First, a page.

DAILY PLANNING - "The Things To Do List" Guidelines For Use.

A to-do list is essential to keep you on track, to help you deal with the important not just the urgent items. Keep your "To Do" List in a plastic folder so it can't get mis-filed with other papers. Or use your computer software calendar/to do list.

LAST THING BEFORE LEAVING (or first thing on arriving next day):-

- Enter any activities necessary but not yet listed.

- Update list by scoring out work completed or noting "progress".

- Score out any activity not started/completed and now considered unnecessary.

- Allocate all tasks on A, B or C priority, reviewing priorities already allocated.

- Number the A priorities 1, 2, 3 etc. according to urgency and importance.

- If necessary tell others about your proposed work sequence and how it will affect their schedule (activities, information required, visits to clients , etc.).


Do the A1 jobs first, then A2, etc.

Score off jobs as completed.

When progress on a job is interrupted while awaiting a telephone call, email, information, booking confirmation etc., go on to the next job, but complete it when progress can be resumed.

Add work to schedule as soon as accepted (but remember to say "No").

As and when necessary, re-allocate priorities.



  • Do "A" priorities first. 
  • Try to do one thing at a time.  
  • Say "No" if necessary. 
  • Don't be tempted to "tidy-up" C priority jobs. 




  • Do certain things at fixed times. 
  • Plan to do the difficult, important jobs when you are at your best. 
  • Give the day a flying start. Get going first thing in the morning. 
  • Set time limits for all tasks - and stick to them. 
  • Do not put off important but unpleasant tasks. 
  • On the other hand, you should put off everything that is unimportant. 
  • Avoid interrupting yourself with sudden impulses such as "I must just ...." or "I don't seem to have done ...." 
  • Prepare your work so that everything you are going to need is there for you before you start.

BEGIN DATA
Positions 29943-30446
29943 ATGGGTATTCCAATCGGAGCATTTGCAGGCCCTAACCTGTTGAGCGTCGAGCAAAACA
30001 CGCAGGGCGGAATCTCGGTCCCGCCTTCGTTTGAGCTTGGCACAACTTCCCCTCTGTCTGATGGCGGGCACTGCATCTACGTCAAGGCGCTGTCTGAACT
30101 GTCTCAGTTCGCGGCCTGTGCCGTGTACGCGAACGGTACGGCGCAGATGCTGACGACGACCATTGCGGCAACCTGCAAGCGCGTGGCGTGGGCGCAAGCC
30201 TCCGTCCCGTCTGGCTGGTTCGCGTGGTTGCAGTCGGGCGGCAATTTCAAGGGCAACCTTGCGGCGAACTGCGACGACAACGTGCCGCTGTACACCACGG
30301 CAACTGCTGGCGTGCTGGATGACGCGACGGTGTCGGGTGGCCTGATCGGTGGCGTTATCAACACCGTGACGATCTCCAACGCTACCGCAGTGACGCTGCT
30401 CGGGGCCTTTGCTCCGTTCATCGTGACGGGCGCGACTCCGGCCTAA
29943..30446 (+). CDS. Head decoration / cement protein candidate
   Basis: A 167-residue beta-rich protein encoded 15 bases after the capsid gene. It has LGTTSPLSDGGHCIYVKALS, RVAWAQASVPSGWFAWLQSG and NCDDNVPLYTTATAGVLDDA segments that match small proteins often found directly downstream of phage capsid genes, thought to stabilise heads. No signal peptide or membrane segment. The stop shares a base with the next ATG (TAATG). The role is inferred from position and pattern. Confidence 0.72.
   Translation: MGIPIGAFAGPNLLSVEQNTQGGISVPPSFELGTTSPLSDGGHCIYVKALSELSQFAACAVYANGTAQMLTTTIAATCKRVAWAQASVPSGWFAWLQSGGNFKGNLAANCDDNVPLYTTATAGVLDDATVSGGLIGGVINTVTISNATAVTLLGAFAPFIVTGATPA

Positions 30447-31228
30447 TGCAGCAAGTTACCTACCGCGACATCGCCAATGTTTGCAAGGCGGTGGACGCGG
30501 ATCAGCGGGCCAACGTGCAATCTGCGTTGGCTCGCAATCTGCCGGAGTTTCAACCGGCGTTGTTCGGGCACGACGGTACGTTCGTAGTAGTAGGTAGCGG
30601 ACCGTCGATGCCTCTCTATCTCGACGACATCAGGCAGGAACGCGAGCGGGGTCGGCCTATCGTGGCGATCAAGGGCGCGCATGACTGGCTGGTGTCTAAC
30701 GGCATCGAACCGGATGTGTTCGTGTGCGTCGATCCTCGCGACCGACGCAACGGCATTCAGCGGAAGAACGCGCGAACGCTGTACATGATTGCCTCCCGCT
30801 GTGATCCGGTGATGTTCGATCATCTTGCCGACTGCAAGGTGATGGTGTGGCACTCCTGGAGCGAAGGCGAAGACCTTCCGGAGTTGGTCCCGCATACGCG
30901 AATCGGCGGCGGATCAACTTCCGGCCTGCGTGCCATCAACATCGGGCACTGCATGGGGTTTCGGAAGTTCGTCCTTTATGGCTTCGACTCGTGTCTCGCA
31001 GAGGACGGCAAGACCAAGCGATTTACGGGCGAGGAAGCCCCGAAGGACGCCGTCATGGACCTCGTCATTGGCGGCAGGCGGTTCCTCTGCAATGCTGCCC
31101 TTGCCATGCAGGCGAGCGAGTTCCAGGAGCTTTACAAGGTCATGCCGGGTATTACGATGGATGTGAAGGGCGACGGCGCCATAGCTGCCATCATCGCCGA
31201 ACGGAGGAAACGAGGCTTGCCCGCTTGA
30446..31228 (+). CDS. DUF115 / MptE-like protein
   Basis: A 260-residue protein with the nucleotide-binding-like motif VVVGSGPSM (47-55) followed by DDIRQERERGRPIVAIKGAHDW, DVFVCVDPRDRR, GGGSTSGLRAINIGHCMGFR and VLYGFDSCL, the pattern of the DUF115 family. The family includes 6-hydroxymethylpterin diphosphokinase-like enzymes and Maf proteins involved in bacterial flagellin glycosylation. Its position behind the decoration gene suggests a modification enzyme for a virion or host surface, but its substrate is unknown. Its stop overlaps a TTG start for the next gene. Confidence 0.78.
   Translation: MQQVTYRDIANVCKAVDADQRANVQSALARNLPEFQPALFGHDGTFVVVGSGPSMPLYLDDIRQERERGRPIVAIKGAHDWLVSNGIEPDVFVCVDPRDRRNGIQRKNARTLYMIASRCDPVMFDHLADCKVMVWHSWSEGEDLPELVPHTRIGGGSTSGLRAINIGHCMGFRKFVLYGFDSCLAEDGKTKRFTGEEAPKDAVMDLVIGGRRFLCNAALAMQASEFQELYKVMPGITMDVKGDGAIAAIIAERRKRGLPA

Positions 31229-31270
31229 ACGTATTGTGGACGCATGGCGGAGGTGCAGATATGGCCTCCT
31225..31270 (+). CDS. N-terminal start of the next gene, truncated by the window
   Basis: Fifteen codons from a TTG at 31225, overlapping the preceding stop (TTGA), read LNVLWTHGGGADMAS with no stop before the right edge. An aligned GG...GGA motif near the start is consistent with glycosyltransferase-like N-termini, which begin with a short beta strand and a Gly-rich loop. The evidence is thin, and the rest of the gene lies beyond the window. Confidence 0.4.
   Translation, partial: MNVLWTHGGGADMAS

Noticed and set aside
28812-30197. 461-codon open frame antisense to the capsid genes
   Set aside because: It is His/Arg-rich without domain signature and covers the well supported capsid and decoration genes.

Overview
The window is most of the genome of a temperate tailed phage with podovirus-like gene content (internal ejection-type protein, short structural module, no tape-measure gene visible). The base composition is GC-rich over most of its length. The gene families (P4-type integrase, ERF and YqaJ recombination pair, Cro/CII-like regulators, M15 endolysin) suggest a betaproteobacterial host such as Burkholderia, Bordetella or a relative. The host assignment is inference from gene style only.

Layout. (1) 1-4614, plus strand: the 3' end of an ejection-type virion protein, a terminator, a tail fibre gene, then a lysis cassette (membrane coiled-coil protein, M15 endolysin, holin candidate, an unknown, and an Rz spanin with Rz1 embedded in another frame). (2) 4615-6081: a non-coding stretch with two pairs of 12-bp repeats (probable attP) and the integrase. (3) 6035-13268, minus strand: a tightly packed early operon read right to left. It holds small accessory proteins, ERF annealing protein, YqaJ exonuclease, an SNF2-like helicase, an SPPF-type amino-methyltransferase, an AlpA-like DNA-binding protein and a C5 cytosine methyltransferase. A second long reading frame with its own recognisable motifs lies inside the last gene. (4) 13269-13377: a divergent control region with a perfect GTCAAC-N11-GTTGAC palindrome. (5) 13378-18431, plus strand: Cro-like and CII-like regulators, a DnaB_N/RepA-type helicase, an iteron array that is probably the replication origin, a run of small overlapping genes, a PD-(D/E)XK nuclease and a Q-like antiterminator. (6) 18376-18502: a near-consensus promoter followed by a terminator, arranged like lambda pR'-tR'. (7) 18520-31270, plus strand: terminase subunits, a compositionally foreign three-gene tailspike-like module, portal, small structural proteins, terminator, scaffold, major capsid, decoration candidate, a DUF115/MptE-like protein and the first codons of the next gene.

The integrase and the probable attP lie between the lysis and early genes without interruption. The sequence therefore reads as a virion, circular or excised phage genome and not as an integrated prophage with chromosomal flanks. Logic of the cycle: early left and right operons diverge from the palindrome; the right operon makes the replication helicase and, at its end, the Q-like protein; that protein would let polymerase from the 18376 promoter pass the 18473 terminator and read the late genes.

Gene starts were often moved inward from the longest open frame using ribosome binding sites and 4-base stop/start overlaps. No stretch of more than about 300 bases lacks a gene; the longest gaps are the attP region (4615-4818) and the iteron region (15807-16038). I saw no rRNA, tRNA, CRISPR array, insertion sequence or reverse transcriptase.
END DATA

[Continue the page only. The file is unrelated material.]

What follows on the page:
• Group similar jobs together e.g. letters, e-mails, telephone calls, reading or filing. 
  • Rest before it becomes necessary. If you wait until it becomes necessary you will have already wasted a lot of time. 
  • Think first - then act. Nothing need ever be done in such a hurry that there is no time to think. 
  • Collect all routine matters to be communicated to your colleagues and deal with them at one time. 
  • Get into the habit of having meetings with yourself. 
  • Do things "adequately" well - avoid exaggerated perfectionism. 
  • Be selective. Learn to say no. Make it a habit to ask: "Am I the right person for this task?" 
  • Do one thing at a time. · Finish off jobs if at all possible. 
  • Make a habit of planning an email or telephone call. Make a brief note of what to say, what you want to find out or what you want done. 
 Just remember being busy isn’t necessarily being effective. Homeworkers are essentially running a business and like all businesses planning for development and growth is essential. Poor planning and organisation also leads to stress, a feeling of being out of control. Again this means you will be less effective. It will also affect other aspects of your life. Lastly, doing the same old things in the same old way will give you the same old results. Is that what you really want?